• Nativism referred to an ideal that favored the inhabitants
    • of a country instead of newcomers. It manifested in the American Protective
    • Association (APA) and the Immigration Restriction League (IRL). The IRL used
    • social science research (Henry Cabot Lodge) aka professional expertise.
  33. Who were the know nothings? What was their position on immigration
    • fact in the 1850s 
    • characterized by political xenophobia, anti cahtolic sentiment and occasional bouts of violence against the groups the nativists targeted
    • rose popularity before the civil war in the order to let off steam 
    • no immigration policy
  34. Why were there little changes in policy mid 1800s?
    • Veto points within Republican Party as well as the president 
    • Congressional committees preventing too much change
  35. What was the coalition that pushed for Chinese Exclusion
    • Workingman's party
    • They were mad Chinese immigrants would work for lower wages and conditions (gold rush)
    • Democrats- expressed hostility towards Chinese immigration,just hated them all, tried to exclude them from constitutional rights
    • California Republicans- majority of republicans were against exclusion
  36. Why were resrictionists successful with Chinese exclusion as compared to European immigration
    • labor unions were strong
    • S Democrats were racists so they helped pass it 
    • Chinese Exclusion  league had strong grass roots movement 
    • Politicians didn't care about Chinese vote
    • Pro Chinese groups were small
  37. What role did the Chinese government play in policy developments
    • China and the US passed Burlingame Treaty in 1868 
    • established stronger commercial ties and assured the rights of Chinese in states but China wouldn't enforce it, largely neglected as exlusionists movement in California got stronger
  38. How did pro immigrant groups respond to the Burlingame Treaty?
    • not successful in prevent the various barrers
    • very small victory
  39. Why was the Dillingham commission an important step toward immigration restriction?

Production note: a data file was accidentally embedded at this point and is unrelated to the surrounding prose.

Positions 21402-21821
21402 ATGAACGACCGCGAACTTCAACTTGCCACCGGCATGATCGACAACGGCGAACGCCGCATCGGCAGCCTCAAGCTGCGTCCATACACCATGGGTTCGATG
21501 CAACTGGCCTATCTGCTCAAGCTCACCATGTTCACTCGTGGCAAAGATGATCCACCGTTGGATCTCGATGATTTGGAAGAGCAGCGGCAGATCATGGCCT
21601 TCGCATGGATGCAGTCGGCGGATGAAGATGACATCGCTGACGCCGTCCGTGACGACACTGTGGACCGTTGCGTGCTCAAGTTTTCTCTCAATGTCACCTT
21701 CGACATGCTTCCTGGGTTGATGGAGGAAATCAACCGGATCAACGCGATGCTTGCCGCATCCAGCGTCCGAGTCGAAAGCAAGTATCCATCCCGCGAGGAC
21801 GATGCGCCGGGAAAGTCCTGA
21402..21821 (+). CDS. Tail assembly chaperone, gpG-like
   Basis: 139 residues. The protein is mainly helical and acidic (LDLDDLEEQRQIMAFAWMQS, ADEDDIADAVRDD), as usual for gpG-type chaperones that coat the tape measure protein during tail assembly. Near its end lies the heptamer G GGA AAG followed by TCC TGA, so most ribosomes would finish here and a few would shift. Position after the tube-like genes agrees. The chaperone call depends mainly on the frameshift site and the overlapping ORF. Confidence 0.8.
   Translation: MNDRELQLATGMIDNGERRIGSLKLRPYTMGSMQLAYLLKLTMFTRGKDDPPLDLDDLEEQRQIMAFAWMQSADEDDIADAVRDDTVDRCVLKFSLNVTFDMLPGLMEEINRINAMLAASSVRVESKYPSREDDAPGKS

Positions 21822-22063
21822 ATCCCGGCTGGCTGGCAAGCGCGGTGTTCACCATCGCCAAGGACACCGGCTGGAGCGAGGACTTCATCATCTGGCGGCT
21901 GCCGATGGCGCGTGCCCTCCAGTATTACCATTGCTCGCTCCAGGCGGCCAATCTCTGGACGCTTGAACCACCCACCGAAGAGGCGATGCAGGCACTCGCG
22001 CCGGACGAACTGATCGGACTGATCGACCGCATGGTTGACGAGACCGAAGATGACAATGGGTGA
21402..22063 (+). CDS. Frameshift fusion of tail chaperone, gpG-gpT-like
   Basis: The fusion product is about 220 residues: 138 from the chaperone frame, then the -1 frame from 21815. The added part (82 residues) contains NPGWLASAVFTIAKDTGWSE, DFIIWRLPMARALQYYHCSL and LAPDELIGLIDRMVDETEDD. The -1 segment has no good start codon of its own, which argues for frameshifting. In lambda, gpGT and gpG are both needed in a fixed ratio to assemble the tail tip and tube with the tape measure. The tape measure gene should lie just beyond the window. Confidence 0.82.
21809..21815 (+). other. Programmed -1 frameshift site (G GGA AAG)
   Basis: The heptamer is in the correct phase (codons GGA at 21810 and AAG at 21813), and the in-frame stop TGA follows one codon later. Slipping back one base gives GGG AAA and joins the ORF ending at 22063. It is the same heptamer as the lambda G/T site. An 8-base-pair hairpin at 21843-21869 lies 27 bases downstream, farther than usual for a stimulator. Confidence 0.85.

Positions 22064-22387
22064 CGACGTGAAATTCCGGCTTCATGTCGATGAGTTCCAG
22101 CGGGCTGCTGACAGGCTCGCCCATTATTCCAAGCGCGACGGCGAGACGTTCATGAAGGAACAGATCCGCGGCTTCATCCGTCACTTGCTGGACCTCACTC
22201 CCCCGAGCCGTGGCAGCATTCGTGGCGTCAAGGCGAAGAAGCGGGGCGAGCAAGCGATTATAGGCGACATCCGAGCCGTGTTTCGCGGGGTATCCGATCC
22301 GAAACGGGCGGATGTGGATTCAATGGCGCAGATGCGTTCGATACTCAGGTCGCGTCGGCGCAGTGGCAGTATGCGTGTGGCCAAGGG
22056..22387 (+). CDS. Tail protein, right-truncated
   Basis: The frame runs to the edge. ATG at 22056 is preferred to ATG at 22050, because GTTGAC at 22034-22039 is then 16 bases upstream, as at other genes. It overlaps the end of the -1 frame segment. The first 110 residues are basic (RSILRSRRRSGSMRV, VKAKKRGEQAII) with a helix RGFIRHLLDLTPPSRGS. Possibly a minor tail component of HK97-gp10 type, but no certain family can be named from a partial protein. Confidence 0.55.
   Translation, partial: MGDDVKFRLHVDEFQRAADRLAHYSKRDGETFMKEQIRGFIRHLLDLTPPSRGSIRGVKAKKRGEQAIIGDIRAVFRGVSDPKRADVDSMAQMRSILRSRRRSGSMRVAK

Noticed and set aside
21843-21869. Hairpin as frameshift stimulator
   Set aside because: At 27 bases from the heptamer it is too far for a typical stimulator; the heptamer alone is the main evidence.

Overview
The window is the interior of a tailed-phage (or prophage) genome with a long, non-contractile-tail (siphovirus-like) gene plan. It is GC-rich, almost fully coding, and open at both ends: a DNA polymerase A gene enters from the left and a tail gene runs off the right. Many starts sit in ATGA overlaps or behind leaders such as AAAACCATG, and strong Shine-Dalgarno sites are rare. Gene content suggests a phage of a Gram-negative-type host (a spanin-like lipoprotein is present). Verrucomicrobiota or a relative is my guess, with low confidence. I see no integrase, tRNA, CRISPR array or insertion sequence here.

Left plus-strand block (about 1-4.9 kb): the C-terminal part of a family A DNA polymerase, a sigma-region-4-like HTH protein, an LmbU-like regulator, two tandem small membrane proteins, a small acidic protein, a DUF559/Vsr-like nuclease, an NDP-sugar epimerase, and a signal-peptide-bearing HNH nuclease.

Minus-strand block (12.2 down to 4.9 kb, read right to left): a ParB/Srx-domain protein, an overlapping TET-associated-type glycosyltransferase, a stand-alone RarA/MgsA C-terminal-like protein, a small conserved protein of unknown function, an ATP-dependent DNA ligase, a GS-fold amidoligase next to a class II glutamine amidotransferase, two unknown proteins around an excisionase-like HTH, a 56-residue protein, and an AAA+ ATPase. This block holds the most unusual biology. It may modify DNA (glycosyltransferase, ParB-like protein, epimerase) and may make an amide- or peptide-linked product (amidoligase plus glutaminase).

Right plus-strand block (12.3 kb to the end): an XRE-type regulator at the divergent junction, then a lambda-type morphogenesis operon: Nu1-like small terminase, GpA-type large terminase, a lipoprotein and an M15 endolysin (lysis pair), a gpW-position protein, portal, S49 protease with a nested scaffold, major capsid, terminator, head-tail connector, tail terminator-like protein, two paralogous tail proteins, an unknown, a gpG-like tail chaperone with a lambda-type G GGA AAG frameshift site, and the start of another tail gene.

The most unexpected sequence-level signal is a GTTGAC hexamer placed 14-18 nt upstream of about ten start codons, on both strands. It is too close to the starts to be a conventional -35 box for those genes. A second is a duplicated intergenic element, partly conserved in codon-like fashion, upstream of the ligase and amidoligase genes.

• Embraced by the IRl, was a study done to exclude certain races, using social engineering and research (professional expertise) researched what specific races contributed to society
    • proposed literacy test
  40. What institutional changes in Congress led to an opening for restrictions in 1910s?
    • Decline in power of parties (particularly of House Speaker Cannon who vetoed many restrictionists legislation) partly due to resistance to literacy test
    • opening for experts in congress
  41. What were some of the key factors leading up to national quotas for immigration ?
    • IRL gains support in Congress
    • Dillingham Commission is published
    • WWI and Red Scare islationism and Amreicanism 
    • Democrats become supportive of restrictive measures
    • Labor Unions also support restriction 
    • Business Support quotas to limit immigration
  42. What impact did progressivism have on immigration policy?
    • focused on the improvement of the national welfare through racial cleansing and purity 
    • interested groups like IRL gained power and were able to directly influence immigration policy
    • rise of scientific research against S and E Europeans
  43. What were the changes that led to the 1965 Immigration Act
    • Anticommunism and Cold World Ideals-wanted to show the world that democracy was better, so we wanted to let refugees in 
    • Civil Rights and Great Society Movement- tied immigration rights to civil rights
  44. How did the end of national origins quota change the immigration glows into the US after 1965
    • increased immigration flow
    • preference structure put in place
  45. What role did foreign policy play in the president's actions on refugees?
    foreign policy only allowed a certain amount of refugees so the president used his parole powers to let more in
  46. How did the Refugee act of 1980 change US policy towards refugees and asylum seekers?
    • has specific steps on what to do, procedures and rules
    • designed to face up the realities of modern refugee situations: emergency procedures, etc
  47. What categories was immigration policy broken into during the 1970s? how did this help to keep policy expansive?
    • legal immigrants, refugees, asylum seekers,illegals
    • you can block illegals but others are still allowed, policy is still expansive